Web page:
Confronting the Complexities of Digital Publication: A Glimpse into the ADE Seminar on Critical Issues

In late June, numerous textual-editing scholars will travel to Olympia, Washington, to attend the Association for Documentary Editing (ADE) Annual Meeting. This year, the ADE Seminar on Critical Issues will discuss the difficulties of digital publication of documentary editions, which can be exacerbated by limited financial and technological resources. As the moderator of this seminar panel, I have begun to consider what insights might result from this much-needed conversation.

Dorothy and Me

The first thing people tend to comment on when hearing of my new position is that I am a woman. Now, the scholarly editing field is fairly advanced in terms of gender parity; there are many projects headed by and staffed by women. But for some reason, a female editor in chief of George Washington’s papers surprises people. I take pleasure in telling them that I am not the first. I was preceded by the very fine scholar and editor, Dorothy Twohig, who, as managing editor, was with the Papers beginning in 1969, first under Donald Jackson and then Bill Abbot.

Another Look at Forgotten Biographies of George Washington: Henry Cabot Lodge’s George Washington

The seemingly endless flow of books on George Washington easily submerges notable past treatments. Bringing these forgotten gems to the surface is a worthwhile endeavor. This contribution to “Washington’s Quill” highlights Henry Cabot Lodge’s George Washington, a two-volume biography published in 1890.

“With a heart full of love and gratitude I now take leave of you”: George Washington’s Farewell Toast

On December 4, 1783, an emotional George Washington, commander in chief of the Continental army, stood before his officers in the Long Room of Fraunces Tavern in New York. “With a heart full of love and gratitude I now take leave of you,” Washington toasted, as his eyes scanned the room. “I most devoutly wish that your latter days may be as prosperous and happy as your former ones have been glorious and honorable. I cannot come to each of you but shall feel obliged if each of you will come and take me by the hand.”

Three Degrees to Washington: When George Met Cary…

“What do you do with a film degree? Sit around and watch movies all day?” As a graduate of New York University’s Tisch School of the Arts, where I earned an M.A. in cinema studies, I’ve heard my share of these questions from people I meet. They may have a point; although my cinema studies degree has helped me develop my research and writing skills, it’s hard to justify how this degree directly applies to my job at The Washington Papers. When I say I’m a documentary editor, I don’t mean that I edit documentary films! So, I’m going to approach this blog post from a different angle (with a little help from my psychology degree), and show how George Washington shares attributes with classic film star Cary Grant.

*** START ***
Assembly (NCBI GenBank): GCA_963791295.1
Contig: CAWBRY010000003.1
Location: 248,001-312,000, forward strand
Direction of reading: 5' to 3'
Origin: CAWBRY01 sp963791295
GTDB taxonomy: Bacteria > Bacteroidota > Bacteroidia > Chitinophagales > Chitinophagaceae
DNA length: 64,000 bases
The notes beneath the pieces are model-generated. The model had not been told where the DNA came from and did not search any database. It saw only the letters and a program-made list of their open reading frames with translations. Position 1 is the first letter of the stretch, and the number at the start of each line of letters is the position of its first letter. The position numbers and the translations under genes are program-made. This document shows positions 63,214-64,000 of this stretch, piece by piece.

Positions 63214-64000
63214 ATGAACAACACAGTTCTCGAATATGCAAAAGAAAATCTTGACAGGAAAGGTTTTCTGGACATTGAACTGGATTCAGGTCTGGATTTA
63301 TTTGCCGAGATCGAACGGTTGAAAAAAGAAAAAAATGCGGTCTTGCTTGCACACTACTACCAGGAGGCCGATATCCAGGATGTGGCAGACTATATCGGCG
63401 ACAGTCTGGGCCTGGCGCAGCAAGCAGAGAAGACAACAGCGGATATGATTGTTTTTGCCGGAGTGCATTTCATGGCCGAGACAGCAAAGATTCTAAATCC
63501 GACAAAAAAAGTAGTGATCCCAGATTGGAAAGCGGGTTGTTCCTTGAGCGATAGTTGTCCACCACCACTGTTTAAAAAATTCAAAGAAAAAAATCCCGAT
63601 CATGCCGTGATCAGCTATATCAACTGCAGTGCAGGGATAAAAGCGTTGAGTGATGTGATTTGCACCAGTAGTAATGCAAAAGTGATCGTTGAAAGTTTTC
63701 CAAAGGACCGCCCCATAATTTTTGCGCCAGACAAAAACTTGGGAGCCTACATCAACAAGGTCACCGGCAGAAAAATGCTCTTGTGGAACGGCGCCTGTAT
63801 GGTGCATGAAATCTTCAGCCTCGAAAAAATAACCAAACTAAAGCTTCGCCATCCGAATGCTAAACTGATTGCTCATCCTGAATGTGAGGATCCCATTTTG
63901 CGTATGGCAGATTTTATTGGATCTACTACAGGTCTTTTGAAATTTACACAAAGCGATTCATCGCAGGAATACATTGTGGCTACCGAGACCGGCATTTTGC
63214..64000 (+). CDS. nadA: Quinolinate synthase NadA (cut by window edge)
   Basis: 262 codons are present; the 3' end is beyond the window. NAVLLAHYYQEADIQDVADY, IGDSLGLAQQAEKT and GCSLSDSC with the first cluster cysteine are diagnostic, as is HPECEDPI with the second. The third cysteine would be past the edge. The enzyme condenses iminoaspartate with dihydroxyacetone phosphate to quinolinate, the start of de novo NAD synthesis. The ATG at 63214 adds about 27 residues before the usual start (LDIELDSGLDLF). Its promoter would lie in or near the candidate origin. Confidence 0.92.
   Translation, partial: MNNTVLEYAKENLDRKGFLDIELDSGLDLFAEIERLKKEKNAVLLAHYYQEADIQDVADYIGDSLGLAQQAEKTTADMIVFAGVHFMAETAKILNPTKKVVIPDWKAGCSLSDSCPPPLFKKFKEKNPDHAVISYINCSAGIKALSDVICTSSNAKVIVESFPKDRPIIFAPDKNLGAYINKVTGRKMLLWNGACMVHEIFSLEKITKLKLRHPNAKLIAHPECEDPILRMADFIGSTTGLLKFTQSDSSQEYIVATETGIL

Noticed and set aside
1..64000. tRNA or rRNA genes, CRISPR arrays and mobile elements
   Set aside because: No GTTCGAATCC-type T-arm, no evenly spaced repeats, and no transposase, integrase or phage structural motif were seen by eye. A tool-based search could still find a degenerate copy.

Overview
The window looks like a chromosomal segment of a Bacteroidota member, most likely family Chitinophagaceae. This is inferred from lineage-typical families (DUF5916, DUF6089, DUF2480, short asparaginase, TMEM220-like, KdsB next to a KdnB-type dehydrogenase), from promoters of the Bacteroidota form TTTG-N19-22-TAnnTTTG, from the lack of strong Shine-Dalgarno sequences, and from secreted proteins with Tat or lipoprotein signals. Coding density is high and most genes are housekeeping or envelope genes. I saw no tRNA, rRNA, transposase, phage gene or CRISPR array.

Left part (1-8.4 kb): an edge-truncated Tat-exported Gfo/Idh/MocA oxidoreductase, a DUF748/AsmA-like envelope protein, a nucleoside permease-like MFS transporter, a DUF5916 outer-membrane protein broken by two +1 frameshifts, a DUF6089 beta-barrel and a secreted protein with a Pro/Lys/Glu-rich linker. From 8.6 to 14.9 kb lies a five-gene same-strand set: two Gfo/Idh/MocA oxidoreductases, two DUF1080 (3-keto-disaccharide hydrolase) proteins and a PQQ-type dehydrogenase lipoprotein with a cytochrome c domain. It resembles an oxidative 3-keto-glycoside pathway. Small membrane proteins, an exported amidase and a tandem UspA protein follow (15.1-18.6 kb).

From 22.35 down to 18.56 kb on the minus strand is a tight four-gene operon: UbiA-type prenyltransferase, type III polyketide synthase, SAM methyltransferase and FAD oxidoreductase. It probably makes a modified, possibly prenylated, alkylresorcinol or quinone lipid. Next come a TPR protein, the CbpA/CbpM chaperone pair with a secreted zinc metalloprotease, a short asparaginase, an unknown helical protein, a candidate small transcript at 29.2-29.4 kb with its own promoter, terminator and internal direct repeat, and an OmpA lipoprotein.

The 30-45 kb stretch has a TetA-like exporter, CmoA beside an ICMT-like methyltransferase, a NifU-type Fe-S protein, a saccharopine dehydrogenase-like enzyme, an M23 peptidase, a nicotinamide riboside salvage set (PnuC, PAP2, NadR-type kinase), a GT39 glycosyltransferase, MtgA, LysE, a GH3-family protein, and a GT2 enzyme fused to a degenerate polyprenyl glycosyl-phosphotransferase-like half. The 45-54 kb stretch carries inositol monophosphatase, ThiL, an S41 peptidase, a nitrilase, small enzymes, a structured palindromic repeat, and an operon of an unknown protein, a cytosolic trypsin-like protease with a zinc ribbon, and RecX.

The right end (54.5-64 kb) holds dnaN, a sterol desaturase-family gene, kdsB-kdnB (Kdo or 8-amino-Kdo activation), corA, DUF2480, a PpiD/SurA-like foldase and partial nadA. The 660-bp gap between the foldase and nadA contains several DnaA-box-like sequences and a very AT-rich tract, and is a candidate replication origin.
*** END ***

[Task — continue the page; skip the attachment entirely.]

Rehabilitating Mary Ball Washington’s Importance as George Washington’s Mother

In a blog post from February 2016, I reviewed interpretations of George Washington’s mother, Mary Ball Washington, and found them to fall into two camps: either simplistically laudatory or bitingly critical. Moreover, neither side found evidence of a close relationship between mother and son. For sure, the documentary record contains few letters between Mary and George, and references to Mary in her famous son’s voluminous surviving correspondence are exceedingly scattered.

History Has Its Eyes on Hamilton

Is Hamilton an academic, perfectly accurate historical interpretation? Of course not. But what it does do is use catchy tunes—and primary sources—to make history accessible and entertaining to a new generation of Americans. And after recently attending a performance of the show, these documentary editors wholeheartedly agree.

My Set of John Marshall’s The Life of George Washington: A Research Puzzle

An exceptional benefit of editing the Papers of George Washington is exposure to so many sources on early American history. A notable one that I encountered not long after starting with the project in June 2006 was John Marshall’s The Life of George Washington (5 vols.; Philadelphia, 1804-7). I discovered that the American edition’s sixth volume included maps of the Revolutionary War. I decided to visit the University of Virginia’s Harrison-Small Special Collections Library, just steps from my office, in order to examine the maps for my editing of Revolutionary War letters.